An additional important finding is that both 24 h and 72 h combination treatments in-vitro result in severe irreversible cellular damage in contrast to chemotherapy alone. This result strengthens the assumption that combination therapy with TTFields may be much more effective than treatment by individual agents.
The results of the present study support the notion that TTFields may be used clinically not only as an anti-proliferation agent as shown before , but also as effective sensitizers of currently used chemotherapeutic agents. Such sensitization was not shown to be associated with any additional systemic toxicity. Moreover, as demonstrated by the high DRIs calculated in this study, chemo/TTFields combinations are expected to provide the same or even greater therapeutic efficacy with much lower drug concentrations thus lowering further the overall toxicity.
Appendix A – Eligibility criteria for the pilot GBM trial
Histologically proven diagnosis of GBM.
Age over 18 years.
Karnofsky scale ≥ 70.
Participants of child bearing age had to be receiving efficient contraception.
Willing and able to sign an informed consent prior to participation in the study.
Patients actively participating in another clinical trial
Patients who received any anti-tumor therapy in the four weeks prior to trial initiation (steroids are permitted; however, the dose must be stable or decreasing during the trial).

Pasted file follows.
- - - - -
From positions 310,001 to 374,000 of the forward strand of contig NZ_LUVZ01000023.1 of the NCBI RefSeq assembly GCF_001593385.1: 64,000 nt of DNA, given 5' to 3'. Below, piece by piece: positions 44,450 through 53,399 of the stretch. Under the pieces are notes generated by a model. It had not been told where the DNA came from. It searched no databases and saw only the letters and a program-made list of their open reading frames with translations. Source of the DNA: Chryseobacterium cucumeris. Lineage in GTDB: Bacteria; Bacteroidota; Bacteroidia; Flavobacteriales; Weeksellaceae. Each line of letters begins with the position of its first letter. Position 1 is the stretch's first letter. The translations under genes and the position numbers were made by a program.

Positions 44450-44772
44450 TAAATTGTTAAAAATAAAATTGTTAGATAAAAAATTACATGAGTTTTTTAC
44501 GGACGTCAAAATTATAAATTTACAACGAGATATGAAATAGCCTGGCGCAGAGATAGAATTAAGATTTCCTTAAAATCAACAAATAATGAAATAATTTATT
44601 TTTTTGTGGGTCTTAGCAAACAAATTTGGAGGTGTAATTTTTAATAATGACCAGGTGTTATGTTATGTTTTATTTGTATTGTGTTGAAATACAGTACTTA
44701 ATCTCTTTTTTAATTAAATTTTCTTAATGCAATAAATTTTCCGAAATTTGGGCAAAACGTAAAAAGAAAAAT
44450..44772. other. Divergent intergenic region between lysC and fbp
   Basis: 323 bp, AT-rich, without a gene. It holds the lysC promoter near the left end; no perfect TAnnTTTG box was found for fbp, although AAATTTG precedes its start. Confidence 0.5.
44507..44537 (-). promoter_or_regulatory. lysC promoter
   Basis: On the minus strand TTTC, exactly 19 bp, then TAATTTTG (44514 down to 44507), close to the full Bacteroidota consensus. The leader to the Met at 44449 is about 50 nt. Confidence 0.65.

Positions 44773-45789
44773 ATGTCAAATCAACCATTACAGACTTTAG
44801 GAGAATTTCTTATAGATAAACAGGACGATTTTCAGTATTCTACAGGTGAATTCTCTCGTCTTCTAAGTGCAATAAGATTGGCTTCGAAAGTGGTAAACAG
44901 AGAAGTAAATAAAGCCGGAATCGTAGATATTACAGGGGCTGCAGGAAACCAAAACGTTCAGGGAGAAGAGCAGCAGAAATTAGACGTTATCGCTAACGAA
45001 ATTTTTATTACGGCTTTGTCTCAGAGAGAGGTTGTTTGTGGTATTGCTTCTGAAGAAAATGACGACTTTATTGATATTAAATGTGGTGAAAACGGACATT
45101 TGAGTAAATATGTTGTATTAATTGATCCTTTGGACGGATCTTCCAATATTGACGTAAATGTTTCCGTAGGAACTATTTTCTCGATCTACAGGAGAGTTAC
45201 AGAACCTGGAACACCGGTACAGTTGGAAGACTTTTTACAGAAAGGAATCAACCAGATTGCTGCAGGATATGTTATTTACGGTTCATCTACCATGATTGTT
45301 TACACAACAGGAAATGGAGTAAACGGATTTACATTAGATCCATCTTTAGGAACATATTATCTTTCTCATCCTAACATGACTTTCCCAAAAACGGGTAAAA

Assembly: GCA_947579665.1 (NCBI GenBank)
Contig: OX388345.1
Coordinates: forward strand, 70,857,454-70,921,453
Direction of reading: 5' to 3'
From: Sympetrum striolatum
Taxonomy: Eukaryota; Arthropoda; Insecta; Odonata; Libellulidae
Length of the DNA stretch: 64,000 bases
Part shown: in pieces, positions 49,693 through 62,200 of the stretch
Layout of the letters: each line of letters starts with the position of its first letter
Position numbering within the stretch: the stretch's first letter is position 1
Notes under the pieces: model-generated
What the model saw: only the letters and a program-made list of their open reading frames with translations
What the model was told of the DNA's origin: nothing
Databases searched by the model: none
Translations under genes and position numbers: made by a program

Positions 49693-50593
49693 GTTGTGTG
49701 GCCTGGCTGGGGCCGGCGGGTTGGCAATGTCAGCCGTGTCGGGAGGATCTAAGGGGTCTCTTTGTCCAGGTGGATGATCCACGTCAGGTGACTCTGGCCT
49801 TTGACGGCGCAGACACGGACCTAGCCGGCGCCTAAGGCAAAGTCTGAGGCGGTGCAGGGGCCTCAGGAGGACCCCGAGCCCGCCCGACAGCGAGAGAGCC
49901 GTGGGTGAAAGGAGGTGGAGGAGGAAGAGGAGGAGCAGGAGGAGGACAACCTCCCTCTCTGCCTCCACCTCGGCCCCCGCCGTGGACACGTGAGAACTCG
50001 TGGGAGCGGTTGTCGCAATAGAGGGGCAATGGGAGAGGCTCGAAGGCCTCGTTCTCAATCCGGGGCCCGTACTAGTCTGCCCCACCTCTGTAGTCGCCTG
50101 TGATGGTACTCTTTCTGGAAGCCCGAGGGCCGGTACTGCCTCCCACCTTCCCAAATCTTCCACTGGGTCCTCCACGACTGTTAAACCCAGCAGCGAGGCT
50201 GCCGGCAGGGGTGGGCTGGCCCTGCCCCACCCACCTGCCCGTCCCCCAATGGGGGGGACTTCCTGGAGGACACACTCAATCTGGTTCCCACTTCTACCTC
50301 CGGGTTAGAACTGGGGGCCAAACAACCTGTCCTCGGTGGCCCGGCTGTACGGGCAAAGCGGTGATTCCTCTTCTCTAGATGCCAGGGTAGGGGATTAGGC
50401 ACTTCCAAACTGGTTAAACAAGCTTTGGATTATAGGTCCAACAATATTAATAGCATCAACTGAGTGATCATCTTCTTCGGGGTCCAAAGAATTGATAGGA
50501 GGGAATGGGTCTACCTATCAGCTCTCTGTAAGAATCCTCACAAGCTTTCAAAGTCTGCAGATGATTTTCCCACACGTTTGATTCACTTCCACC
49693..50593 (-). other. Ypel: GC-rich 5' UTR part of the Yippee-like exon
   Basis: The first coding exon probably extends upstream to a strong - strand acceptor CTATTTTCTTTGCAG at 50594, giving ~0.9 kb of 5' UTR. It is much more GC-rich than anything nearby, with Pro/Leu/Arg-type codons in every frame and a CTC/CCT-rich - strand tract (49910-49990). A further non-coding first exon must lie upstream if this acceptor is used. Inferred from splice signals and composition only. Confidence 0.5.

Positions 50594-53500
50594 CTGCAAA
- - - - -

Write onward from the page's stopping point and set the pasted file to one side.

Patients suspected of suffering from radiation necrosis (according to a PET scan).
Patients with one of the following co-morbidities:
Patients with an implanted pacemaker or documented arrhythmias.
Significant renal, hepatic or hematologic disease.
Significant additional neurological disorder:
Seizure disorder unrelated to the patient's tumor
Progressive degenerative neurological disorder
Meningitis or encephalitis
Hydrocephalus associated with increased intracranial pressure (ICP)
We wish to thank Mr. Michael Parkanski and Mrs. Orly Azrad for providing technical support and study coordination for the clinical study. Both MP and OA are employees of NovoCure Ltd. EK, RSS, AI, DM, ZG, ES and YW are employees of NovoCure Ltd. VD, FT, and JV performed the clinical trial which was sponsored by NovoCure Ltd.
- Kirson ED, Dbaly V, Tovarys F, Vymazal J, Soustiel JF, Itzhaki A, Mordechovich D, Steinberg-Shapira S, Gurvich Z, Schneiderman R, Wasserman Y, Salzberg M, Ryffel B, Goldsher D, Dekel E, Palti Y: Alternating electric fields arrest cell proliferation in animal tumor models and human brain tumors. Proc Natl Acad Sci USA. 2007, 104 (24): 10152-10157. 10.1073/pnas.0702916104.View ArticlePubMedPubMed CentralGoogle Scholar